The city ​​hall (Romanian: Primǎria Municipiului Timișoara ) is located on Bulevardul CD Loga, no. 1 . The building was built between 1924 and 1929 in the Romanian style on the site of the former commercial high school. The Timisoara architect László Székely designed the plans for the town hall. Since 1946 it has been the seat of the city administration.

The district administration (Romanian: Consiliul Județean Timiș ) is located on Bulevardul Revolutiei din 1989, number 17. The building also houses the Prefecture of the district Timiş (Romanian: Prefectura Judeteana Timiş ). The prefecture palace was built between 1933 and 1940 as a mixture of modern and classic architectural styles by the architect Mathias Hubert and later by Victor Vlad . Today it is the seat of the prefecture and the county council.

The seat of the Court of Justice for Timiș County is the Dicasterial Palace . Built between 1850 and 1854 as the government building of the Serbian Vojvodina and the Temescher Banat, the palace covers a large area and extends over 3 streets. The building has 3 floors. With three courtyards and over 350 rooms, it is the largest public building in the city.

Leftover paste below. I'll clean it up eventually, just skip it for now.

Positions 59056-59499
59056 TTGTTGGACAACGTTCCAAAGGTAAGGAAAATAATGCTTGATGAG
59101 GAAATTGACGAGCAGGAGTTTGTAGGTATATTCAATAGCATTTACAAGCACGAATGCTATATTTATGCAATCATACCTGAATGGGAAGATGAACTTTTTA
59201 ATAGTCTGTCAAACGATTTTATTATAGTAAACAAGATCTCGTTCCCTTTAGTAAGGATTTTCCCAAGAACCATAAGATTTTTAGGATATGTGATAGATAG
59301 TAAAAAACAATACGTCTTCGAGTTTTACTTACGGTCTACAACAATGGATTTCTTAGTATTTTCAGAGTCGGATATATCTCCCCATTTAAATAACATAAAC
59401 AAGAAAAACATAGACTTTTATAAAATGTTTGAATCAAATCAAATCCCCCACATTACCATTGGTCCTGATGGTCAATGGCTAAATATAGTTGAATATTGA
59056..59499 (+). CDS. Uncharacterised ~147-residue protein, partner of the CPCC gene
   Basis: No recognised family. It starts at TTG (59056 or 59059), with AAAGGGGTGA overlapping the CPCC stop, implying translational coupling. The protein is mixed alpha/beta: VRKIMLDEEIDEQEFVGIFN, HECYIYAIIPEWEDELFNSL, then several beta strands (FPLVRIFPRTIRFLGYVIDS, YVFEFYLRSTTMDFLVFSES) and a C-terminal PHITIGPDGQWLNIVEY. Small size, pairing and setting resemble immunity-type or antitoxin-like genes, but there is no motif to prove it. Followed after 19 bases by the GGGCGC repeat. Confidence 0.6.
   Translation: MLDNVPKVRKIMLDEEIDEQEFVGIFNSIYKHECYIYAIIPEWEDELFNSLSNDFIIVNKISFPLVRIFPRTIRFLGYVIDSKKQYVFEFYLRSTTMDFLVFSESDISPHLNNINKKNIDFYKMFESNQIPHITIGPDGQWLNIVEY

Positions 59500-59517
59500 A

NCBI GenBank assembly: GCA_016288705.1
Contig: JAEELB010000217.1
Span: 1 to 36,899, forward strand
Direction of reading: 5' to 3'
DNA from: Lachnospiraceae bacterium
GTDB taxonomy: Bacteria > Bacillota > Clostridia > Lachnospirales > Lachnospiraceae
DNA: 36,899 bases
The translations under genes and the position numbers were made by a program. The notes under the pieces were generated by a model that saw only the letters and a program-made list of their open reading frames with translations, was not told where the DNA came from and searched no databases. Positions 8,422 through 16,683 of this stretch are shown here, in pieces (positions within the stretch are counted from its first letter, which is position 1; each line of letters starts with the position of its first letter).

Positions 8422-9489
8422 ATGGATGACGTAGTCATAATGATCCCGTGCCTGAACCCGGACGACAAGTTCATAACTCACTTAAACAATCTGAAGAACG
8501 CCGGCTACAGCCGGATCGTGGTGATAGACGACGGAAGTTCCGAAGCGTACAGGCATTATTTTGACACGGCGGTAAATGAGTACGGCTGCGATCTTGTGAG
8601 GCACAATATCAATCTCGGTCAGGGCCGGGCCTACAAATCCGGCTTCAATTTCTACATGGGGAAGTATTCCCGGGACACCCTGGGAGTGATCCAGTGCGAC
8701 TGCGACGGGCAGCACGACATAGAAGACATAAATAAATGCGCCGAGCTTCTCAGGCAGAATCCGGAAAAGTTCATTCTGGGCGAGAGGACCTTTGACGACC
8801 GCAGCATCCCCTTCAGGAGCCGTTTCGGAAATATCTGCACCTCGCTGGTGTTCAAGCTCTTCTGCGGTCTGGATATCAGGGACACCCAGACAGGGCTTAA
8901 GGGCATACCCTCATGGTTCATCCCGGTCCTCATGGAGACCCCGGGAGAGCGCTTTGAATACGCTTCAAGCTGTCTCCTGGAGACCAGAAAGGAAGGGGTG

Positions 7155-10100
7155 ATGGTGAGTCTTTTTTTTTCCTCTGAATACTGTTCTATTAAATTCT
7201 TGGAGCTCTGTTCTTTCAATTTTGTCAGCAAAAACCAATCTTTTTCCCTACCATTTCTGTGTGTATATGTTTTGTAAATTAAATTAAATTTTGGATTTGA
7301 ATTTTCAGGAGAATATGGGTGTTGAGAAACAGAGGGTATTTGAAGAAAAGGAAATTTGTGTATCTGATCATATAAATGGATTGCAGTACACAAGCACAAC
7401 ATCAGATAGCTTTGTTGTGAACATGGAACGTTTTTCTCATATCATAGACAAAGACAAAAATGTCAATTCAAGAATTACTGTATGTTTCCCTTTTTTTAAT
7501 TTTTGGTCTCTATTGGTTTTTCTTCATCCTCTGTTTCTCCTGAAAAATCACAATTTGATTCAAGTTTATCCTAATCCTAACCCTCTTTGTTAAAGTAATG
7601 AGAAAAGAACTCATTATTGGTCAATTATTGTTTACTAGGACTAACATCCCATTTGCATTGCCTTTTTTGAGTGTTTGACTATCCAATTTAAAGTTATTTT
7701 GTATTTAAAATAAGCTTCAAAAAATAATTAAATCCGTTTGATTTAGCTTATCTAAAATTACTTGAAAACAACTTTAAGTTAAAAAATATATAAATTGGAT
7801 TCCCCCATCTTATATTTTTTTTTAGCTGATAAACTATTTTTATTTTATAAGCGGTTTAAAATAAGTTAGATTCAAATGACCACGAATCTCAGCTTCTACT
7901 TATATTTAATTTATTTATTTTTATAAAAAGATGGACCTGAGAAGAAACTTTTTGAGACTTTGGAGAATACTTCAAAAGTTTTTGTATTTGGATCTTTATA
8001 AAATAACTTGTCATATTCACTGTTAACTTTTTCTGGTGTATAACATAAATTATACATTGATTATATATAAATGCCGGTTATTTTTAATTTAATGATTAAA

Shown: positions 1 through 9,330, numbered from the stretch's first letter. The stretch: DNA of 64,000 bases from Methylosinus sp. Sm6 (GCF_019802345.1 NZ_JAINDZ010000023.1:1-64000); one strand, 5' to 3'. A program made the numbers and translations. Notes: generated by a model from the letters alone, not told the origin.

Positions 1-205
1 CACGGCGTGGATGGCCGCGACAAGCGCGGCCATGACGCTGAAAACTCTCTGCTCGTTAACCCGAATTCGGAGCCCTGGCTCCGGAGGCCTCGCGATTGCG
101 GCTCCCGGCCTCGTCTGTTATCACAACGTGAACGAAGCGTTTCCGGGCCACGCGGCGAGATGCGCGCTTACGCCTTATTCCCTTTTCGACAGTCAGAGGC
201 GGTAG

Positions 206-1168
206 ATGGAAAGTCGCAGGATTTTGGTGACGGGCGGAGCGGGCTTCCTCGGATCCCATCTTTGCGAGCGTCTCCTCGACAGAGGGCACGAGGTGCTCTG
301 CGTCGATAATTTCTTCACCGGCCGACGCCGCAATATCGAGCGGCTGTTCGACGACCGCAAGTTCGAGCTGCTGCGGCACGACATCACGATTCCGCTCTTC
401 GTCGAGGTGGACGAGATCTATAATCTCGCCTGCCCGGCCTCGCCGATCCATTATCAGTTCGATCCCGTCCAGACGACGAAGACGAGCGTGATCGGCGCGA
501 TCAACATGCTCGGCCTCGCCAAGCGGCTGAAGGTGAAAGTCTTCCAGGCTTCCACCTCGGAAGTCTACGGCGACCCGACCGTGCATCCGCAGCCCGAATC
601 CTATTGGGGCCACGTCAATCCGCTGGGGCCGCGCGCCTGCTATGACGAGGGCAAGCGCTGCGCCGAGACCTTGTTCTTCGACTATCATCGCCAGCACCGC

The Postpalais is located on Bulevardul Revoluției din 1989 .


Timișoara is a university city with a focus on physics, medicine, mechanics, electrical engineering and law. There is a German grammar school, the Nikolaus-Lenau-Lyzeum , various other German schools and kindergartens, as well as the German cultural center.


The universities in Timișoara are attended by around 8,000 students. (As of 1997)

State universities: Private universities: